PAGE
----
When It Comes To Sibling Rivalry, Does the Age Difference Matter?

I JUST HAD A BABY AND MY 17-YEAR OLD DAUGHTER IS VERY JEALOUS OF THE BABY. WHAT CAN I DO?

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DR. RUTHERFORD: It's an interesting situation when a 17-year old suddenly exhibits this kind of jealousy, but it sounds like a classic case of sibling rivalry.

MOLLY: This question was submitted by a mother in Des Moines, Iowa. What do you think is going on?

DR. RUTHERFORD: Well, there could be a number of things. Unfortunately we don't have much information to work with. For instance, is this baby a product of a new marriage? If that's the case, the older child might worry about her place in the family. Had she been an only child previously, used to getting all of the attention?

MOLLY: What other things should be considered?

DR. RUTHERFORD: I wonder if the older girl is expecting to leave home soon for college or for work. Is she afraid of being replaced? Also, infants require lots of attention; does the older girl feel left out? There may be a number of reasons playing into this difficult situation that we don't know about.

MOLLY: Since we don't know a lot of what's going on, can we still offer some suggestions?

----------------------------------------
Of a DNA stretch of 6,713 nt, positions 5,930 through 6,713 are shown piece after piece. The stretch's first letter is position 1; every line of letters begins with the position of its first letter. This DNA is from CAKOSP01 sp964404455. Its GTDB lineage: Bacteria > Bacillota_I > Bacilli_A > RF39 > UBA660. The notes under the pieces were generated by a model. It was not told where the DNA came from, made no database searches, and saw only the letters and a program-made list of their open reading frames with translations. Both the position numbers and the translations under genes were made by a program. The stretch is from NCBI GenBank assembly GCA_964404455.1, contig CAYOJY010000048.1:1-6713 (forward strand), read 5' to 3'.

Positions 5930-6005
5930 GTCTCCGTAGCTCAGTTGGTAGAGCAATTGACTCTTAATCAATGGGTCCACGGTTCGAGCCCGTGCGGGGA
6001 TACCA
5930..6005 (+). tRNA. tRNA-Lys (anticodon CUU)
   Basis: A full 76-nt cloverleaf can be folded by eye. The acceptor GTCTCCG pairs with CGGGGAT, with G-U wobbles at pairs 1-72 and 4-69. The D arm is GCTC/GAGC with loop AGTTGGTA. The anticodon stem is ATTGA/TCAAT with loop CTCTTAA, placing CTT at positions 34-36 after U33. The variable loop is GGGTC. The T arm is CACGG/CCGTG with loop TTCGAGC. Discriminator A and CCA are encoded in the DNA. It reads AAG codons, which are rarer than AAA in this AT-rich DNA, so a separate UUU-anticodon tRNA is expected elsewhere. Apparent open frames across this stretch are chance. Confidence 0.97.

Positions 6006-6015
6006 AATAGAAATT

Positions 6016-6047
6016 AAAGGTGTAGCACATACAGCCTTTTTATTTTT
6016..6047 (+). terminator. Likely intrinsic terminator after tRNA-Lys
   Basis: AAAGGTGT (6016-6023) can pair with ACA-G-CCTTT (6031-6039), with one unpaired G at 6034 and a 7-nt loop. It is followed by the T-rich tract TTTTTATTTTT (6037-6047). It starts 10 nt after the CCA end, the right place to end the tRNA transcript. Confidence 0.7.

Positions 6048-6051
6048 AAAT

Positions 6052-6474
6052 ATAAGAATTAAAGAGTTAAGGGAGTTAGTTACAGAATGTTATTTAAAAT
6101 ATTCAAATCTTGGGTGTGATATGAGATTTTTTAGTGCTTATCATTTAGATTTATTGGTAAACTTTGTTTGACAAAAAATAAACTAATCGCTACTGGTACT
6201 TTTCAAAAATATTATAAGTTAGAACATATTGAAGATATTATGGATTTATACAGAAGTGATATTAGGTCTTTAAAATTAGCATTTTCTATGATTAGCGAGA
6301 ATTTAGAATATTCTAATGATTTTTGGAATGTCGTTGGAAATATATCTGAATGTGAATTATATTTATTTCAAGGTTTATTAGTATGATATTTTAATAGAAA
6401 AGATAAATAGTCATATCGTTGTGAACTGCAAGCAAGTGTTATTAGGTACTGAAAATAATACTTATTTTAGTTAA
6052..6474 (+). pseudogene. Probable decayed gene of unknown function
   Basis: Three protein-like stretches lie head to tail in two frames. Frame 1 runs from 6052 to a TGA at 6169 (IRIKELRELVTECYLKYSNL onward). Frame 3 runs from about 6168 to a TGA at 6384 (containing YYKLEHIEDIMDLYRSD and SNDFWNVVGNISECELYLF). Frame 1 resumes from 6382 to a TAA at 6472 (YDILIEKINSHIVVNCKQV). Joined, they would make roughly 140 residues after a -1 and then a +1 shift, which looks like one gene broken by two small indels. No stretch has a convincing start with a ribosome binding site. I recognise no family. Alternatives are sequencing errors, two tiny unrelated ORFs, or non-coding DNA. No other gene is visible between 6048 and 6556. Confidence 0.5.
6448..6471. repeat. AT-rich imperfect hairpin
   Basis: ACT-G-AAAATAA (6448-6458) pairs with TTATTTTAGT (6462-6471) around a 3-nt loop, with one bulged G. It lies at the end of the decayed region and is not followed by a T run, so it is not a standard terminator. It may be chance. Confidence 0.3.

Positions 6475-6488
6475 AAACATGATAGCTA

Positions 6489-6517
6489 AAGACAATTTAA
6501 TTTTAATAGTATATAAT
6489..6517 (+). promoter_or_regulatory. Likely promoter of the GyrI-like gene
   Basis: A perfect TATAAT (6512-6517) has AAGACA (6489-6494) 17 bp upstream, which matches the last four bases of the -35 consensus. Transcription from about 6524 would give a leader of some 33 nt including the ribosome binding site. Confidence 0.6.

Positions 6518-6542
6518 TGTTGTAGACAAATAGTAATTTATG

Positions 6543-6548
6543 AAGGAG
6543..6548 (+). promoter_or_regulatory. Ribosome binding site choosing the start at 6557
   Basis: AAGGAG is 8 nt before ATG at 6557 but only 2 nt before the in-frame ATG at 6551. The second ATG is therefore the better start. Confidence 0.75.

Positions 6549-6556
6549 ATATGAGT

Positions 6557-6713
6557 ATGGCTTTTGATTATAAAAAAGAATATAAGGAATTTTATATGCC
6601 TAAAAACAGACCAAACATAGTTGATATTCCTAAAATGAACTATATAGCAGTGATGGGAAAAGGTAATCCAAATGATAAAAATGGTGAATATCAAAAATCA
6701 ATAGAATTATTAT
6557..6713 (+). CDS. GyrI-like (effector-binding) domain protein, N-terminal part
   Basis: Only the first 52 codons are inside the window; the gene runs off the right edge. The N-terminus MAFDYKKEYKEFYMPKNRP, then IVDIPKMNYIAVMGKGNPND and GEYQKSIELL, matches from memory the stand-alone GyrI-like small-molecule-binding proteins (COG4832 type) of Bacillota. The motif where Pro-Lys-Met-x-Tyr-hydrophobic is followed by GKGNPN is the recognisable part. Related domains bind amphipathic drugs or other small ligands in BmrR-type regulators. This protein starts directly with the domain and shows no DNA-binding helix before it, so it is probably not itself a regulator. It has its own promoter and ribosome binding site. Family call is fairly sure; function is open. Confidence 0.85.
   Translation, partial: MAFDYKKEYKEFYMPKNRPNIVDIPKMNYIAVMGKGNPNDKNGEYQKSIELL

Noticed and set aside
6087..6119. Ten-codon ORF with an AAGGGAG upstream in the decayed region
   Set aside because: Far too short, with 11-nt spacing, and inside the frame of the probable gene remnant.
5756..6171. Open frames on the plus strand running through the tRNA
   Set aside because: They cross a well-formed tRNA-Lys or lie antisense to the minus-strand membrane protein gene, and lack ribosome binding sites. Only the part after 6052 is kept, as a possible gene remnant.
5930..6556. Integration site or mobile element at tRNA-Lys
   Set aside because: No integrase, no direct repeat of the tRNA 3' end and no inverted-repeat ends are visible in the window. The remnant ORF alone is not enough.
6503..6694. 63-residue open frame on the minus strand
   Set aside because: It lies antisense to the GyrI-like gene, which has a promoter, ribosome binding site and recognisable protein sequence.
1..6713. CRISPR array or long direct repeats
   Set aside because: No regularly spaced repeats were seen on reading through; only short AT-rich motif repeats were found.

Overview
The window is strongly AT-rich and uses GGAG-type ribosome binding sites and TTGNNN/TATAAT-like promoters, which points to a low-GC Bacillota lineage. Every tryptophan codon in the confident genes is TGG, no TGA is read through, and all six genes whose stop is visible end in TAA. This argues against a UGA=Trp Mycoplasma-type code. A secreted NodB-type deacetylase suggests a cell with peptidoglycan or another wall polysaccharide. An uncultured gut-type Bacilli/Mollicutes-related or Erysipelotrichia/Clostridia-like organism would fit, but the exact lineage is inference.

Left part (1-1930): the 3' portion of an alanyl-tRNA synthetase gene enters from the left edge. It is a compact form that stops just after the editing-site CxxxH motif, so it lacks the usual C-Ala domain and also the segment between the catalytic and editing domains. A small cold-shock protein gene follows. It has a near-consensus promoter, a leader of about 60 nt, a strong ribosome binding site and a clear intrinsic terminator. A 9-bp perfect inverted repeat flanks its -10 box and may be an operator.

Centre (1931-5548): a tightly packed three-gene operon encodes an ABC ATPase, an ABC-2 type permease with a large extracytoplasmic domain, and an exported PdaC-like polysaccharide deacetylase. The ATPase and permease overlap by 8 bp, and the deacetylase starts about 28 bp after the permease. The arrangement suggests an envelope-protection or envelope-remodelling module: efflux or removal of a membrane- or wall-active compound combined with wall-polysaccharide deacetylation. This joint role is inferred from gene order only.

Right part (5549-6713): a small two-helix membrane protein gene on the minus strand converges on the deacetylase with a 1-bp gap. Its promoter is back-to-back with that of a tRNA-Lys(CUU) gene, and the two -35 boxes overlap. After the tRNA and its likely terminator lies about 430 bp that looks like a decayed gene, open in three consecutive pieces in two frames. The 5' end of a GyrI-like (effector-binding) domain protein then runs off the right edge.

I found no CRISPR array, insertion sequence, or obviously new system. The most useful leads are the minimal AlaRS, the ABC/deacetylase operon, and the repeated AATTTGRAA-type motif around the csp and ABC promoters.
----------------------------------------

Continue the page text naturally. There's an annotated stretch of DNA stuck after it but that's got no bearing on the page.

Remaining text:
DR. RUTHERFORD: Yes, sure. First on the list would be a calm conversation with the seventeen-year old about how she's feeling about the baby and the time the Mom spends with her. This should be done when the baby is not present. Hopefully, the teen can put into words what she's experiencing.

Bottom line, I expect it relates to a deep sense of loss with her mother. If they can talk about that, they will be ahead of the game. If the girl has not been playing an active role in the care of the baby, why not include her in the bathing, etc. She will need reassurance that her Mom is still there for her, no matter what.

MOLLY: What if she feels she's being asked to do too much to help out with the new baby?

DR. RUTHERFORD: In that case, some of these responsibilities should be reduced for a while until the older child can develop a better bond with the baby and also feel reassured that her mother is "there" for her, too.

I would recommend that this mom plan some special "mother-daughter" time alone with the older daughter to maintain the bond between the two of them during all the changes that a new baby brings into the household. Maybe an outing or a lunch, or something that recognizes that the older daughter might still need some mom-time to herself. This is an action I always recommend when it comes to alleviating sibling rivalry.

MOLLY: Are there any long term effects that you see for the seventeen-year old?

DR. RUTHERFORD: She may grow to be even more resentful...

Read the rest of Dr. Rutherford's advice at Conversations With My Mother.com

Molly Skyar and Dr. Rutherford publish Conversations With My Mother.com, an online resource for offering practical parenting tips and psychological insight into raising kids. Dr. Rutherford is a Clinical Psychologist with a busy family practice for more than 30 years.  She has degrees from Duke University, New York University, and the University of Denver. 

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